FTC warns health apps must notify users about data breaches or face fines

The Federal Trade Commission (FTC) has warned apps and connected devices that collect personal health information, such as glucose levels or fertility data, are required to notify consumers if their data are breached or shared with third parties without their permission.

Health apps and devices that collect that kind of information fall under the Health Breach Notification Rule, the FTC said in a new policy statement issued this week. 

In a 3-2 vote Wednesday, the FTC agreed on a policy statement that clarifies a rule issued in 2009 that requires vendors of personal health records to notify consumers, the FTC and, in some cases, the media when those data are disclosed or acquired without the consumers’ authorization.

The commission noted that health apps, which can track everything from glucose levels for those with diabetes to heart health to fertility to sleep, increasingly collect sensitive and personal data from consumers. And, there are still too few privacy protections for these apps, the FTC said.

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The rule ensures that entities not covered by the Health Insurance Portability and Accountability Act (HIPAA) face accountability when consumers’ sensitive health information is breached, according to the FTC.

"As we have seen, however, digital apps are routinely caught playing fast and loose with user data, leaving users’ sensitive health information susceptible to hacks and breaches. Given the rising prevalence of these practices, it is critical that the FTC use its full set of tools to protect Americans," said FTC Chair Lina Khan in a statement.

If companies don’t comply with the rule, the FTC said it can enforce fines of $43,792 per violation per day.

The health breach notification rule imposes "some measure of accountability" on tech firms that abuse consumers' personal information.

But, Khan said, a more fundamental problem is the commodification of sensitive health information, where companies can use these data to feed behavioral ads or power user analytics.

“Given the growing prevalence of surveillance-based advertising, the Commission should be scrutinizing what data is being collected in the first place and whether particular types of business models create incentives that necessarily place users at risk," Khan said.

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The FTC clarified that the Health Breach Notification Rule applies to apps and connected devices such as fitness tracking wearables that collect consumers’ health information even if those apps are not covered by HIPAA.

For example, a health app would be covered under the FTC’s rule if it collects health information from a consumer and has the technical capacity to draw information through an API that enables syncing with a consumer’s fitness tracker.

Khan clarified that apps that are not capable of drawing data from multiple sources are not covered by the FTC rule.

The College of Healthcare Information Management Executives (CHIME) applauded the FTC's move to hold non-HIPAA-covered third parties responsible for the disclosure of personal health information. The policy statement not only holds bad and insecure actors accountable, it also creates a disincentive that urges all personal health record companies to strengthen their data security practices, CHIME officials said.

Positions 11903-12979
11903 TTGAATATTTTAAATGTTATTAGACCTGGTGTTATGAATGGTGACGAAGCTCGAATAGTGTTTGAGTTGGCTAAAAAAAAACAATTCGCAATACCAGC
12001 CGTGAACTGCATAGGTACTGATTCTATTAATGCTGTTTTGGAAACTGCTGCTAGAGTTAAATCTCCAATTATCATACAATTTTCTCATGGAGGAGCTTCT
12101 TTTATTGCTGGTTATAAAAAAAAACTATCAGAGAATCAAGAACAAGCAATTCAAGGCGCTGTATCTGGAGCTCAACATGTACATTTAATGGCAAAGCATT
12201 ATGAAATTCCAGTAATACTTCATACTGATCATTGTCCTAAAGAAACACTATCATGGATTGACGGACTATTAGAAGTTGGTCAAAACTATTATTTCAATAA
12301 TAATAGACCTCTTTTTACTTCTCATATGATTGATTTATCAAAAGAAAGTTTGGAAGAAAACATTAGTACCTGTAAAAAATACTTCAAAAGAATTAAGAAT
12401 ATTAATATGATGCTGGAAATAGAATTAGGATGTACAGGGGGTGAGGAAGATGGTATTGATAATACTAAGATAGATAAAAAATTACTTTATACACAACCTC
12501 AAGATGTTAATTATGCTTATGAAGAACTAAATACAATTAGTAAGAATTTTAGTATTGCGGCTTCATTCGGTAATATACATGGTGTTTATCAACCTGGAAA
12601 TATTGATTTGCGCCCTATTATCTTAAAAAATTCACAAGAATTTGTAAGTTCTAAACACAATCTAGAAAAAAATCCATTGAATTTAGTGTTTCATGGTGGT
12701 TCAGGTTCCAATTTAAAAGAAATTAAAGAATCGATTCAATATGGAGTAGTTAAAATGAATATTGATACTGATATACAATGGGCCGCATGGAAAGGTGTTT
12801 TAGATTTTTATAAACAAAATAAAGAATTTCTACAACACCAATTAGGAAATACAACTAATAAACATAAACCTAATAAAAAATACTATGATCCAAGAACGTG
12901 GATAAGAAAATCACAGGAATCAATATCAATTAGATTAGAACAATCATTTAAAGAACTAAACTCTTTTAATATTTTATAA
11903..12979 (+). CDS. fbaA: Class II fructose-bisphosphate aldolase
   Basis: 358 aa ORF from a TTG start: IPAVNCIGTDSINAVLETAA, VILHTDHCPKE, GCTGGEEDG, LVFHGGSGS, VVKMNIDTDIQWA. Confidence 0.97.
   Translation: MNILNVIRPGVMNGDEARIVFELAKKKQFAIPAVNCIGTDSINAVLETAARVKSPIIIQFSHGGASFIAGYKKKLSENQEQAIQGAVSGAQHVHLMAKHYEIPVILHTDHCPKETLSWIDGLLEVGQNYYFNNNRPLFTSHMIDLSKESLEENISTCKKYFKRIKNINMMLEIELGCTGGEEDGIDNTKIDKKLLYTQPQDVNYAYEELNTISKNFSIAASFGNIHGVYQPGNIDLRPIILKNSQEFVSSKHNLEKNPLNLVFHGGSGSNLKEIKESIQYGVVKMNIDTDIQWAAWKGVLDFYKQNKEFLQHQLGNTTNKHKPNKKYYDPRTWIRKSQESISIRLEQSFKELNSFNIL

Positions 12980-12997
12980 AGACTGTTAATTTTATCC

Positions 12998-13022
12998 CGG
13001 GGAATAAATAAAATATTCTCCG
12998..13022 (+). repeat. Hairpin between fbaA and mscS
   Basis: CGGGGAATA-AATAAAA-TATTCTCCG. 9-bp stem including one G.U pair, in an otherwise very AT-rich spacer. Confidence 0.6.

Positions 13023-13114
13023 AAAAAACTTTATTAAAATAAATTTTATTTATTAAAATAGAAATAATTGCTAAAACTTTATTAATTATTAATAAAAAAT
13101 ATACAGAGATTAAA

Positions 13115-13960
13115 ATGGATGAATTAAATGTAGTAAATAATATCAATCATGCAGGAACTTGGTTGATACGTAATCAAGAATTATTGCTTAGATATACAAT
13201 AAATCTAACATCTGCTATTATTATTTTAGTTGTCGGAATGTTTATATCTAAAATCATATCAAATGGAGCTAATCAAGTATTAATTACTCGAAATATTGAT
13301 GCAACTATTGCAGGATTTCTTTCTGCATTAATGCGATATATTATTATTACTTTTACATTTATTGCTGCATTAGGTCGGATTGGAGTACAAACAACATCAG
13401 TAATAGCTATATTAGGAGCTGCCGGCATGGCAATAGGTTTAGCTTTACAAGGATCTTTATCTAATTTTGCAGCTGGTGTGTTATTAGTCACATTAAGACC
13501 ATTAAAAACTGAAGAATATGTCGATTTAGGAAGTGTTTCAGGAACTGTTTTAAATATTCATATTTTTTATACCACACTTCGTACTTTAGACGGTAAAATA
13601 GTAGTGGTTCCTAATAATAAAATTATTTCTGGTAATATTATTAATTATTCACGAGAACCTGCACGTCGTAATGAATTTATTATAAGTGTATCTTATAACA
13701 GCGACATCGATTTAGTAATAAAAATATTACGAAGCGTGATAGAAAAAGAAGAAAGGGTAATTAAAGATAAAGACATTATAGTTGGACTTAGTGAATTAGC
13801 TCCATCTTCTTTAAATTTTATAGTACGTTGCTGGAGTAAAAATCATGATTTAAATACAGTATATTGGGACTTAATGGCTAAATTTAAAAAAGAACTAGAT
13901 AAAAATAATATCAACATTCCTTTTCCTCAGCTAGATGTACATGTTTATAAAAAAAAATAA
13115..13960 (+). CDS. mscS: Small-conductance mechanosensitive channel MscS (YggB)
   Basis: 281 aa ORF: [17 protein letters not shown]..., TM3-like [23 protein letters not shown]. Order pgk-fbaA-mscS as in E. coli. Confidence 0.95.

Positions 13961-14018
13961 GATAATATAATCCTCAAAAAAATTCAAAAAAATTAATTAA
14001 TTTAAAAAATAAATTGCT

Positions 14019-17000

The FTC policy statement comes as recent regulatory moves at the federal level, namely the Office of the National Coordinator for Health IT's information blocking rule, open up health data to make the information more accessible to patients.

CHIME had advocated directly for the expansion of the personal health record definition and for the utilization of the FTC enforcement authority in comments to the agency last year, according to CHIME policy steering committee co-chair Scott MacLean.

“Patient data safety is crucial for maintaining trust in the patient-provider relationship, and ensuring that patients’ data remains safe even when they are outside of the four walls of the hospital only helps strengthen that bond," MacLean said in a statement.

But some stakeholders say the FTC policy doesn't go far enough to protect consumer health data, and congressional action is needed.

“Today’s FTC action seeks to address consumer privacy expectations when it comes to the use of their most personal data, but the Commission’s ability to address privacy harms would be stronger if Congress enacted a comprehensive federal privacy law," said Morgan Reed, president of The App Association, in a statement.

"If the FTC intends to enforce a breach notification requirement to address such harms, it is an example of the Commission working with the limited tools at its disposal and is hopefully an interim measure until Congress provides authorities for the FTC that are better suited to tackling privacy issues," he said.

The FTC rule does not just apply to cybersecurity intrusions or other nefarious behavior; incidents of unauthorized access also trigger notification obligations, Khan said.

Since February 2010, when the rule took full effect requiring notification for unauthorized disclosures of covered information, the FTC and the public have only been notified four times about breaches, according to Commissioner Rohit Chopra.

In January, menstrual cycle tracking app Flo settled with the FTC over allegations that it lied to users about sharing private health information with third-party firms including Facebook and Google.

As part of the settlement with the FTC, Flo Health must notify affected users about the disclosure of their health information and instruct any third party that received users’ health information to destroy those data.